Now, Germany faces a potentially crippling political deadlock. Despite receiving fewer votes than Merkel, incumbent chancellor Gerhard Schroeder insists his Social Democrats won sufficient support to form a coalition government and thus far has refused to step down.
With both top candidates lacking a clear mandate to govern, many observers believe there will be little progress in dismantling the kind of anti-business policies, such as industrywide collective bargaining, that have led multinationals like IBM and Hewlett-Packard to cut back operations in Germany and homegrown companies like Siemens to move jobs abroad.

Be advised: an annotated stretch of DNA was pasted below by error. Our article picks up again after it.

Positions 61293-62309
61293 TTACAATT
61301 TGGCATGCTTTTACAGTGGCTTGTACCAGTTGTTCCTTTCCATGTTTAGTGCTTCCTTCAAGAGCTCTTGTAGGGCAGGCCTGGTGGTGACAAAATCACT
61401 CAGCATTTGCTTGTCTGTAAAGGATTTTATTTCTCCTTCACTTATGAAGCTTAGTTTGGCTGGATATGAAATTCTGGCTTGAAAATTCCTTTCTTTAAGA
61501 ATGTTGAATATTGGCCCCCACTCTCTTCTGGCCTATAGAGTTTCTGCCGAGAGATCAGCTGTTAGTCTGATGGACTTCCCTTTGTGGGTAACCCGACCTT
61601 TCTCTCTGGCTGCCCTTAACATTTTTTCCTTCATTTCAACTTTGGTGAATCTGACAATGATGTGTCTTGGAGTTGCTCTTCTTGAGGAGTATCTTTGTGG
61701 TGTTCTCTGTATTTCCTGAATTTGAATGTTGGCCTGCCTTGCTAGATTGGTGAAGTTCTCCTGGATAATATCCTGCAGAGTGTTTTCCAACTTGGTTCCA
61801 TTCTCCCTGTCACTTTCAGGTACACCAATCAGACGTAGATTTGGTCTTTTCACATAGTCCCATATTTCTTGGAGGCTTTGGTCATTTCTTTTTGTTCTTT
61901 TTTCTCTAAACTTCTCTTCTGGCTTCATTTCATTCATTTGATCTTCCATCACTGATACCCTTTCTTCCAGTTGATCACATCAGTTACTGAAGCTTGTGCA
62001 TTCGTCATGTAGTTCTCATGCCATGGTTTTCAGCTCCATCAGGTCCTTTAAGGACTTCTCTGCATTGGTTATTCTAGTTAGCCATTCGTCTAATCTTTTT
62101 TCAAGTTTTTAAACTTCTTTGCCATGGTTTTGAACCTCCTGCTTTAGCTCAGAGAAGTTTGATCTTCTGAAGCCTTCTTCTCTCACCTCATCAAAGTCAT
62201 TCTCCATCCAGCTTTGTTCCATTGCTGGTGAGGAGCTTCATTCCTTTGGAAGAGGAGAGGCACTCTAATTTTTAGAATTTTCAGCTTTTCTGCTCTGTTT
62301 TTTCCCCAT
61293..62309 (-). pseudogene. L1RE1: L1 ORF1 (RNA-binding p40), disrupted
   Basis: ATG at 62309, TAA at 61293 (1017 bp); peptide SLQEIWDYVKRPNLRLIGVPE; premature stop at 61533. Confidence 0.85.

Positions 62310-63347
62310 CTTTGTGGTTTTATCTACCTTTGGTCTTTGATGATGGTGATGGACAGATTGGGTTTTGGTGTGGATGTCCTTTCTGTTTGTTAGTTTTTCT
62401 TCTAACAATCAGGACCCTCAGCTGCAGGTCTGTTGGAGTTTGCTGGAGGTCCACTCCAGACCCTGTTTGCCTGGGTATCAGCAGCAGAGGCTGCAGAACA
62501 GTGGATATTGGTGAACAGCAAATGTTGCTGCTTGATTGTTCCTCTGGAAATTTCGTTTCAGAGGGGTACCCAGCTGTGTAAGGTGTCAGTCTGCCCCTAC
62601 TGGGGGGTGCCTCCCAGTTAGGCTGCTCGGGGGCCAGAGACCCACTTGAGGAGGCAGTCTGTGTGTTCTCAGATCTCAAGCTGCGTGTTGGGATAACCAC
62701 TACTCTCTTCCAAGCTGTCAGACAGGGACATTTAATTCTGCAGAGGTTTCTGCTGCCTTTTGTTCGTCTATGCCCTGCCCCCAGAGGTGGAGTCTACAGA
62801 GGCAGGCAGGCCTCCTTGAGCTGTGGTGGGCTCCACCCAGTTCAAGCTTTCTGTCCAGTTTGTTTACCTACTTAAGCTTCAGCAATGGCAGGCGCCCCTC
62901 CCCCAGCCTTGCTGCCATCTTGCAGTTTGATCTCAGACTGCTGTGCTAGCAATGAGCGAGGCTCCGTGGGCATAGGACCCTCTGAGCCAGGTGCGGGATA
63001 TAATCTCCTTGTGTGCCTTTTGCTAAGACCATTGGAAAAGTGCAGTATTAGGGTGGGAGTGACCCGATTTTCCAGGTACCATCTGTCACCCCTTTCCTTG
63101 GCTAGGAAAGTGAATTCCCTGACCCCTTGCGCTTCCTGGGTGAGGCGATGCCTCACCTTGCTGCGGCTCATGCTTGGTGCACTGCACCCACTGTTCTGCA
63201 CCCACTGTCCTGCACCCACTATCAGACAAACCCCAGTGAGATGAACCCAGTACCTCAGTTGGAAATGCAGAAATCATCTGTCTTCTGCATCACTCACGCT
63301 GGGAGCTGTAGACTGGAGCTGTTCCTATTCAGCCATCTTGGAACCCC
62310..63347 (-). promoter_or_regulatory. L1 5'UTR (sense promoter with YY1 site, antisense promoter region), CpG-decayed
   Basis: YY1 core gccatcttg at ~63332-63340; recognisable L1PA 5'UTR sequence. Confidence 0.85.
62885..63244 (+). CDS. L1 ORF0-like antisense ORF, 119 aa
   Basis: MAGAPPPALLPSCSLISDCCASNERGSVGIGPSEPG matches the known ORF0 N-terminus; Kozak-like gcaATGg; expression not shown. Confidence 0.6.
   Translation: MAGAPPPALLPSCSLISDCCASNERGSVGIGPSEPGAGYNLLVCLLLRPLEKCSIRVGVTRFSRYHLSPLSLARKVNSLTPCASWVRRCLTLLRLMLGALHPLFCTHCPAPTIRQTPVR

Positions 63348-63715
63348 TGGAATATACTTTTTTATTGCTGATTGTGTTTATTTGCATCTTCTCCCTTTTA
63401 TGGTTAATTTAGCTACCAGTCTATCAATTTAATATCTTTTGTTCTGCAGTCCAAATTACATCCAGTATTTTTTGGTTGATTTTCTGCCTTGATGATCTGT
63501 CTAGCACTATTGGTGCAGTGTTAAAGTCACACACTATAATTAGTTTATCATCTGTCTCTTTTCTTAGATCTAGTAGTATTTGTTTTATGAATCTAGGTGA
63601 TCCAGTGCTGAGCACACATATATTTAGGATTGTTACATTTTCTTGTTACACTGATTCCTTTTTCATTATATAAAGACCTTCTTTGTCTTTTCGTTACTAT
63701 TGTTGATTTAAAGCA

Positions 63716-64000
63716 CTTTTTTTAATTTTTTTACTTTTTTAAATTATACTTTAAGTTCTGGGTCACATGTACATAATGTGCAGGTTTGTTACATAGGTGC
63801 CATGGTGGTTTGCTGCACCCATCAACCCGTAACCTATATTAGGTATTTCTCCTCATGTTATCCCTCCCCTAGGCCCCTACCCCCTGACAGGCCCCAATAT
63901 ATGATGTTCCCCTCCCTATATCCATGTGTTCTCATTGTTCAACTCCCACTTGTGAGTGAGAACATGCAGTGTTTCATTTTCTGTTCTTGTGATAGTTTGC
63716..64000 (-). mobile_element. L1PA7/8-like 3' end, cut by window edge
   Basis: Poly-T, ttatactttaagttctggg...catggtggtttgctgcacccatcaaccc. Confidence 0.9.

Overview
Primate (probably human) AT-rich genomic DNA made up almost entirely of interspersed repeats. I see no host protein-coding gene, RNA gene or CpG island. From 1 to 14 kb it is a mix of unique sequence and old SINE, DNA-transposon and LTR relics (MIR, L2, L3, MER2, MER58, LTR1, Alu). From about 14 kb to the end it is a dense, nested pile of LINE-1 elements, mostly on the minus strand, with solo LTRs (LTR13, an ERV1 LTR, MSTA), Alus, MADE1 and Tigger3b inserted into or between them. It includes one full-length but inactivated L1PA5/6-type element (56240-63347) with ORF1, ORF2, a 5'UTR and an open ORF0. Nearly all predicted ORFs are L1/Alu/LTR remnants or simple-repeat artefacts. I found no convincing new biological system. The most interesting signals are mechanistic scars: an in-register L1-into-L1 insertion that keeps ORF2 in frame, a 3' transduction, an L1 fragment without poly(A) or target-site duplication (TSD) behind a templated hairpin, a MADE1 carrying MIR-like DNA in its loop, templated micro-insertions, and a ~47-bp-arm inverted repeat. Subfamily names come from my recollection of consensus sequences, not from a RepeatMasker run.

What Germany, and German voters, must understand is that business, especially IT-related business, is now portable. CEOs will move their workforces to countries that will give them the freedom to conduct operations as they see fit. Some may view that as a backward step for labor, but it's a fact of our globalized, 21st-century world.
Faced with political stagnation, Germany will continue to stumble along with one of the highest unemployment rates in the industrialized world. That doesn't sound too worker friendly, does it?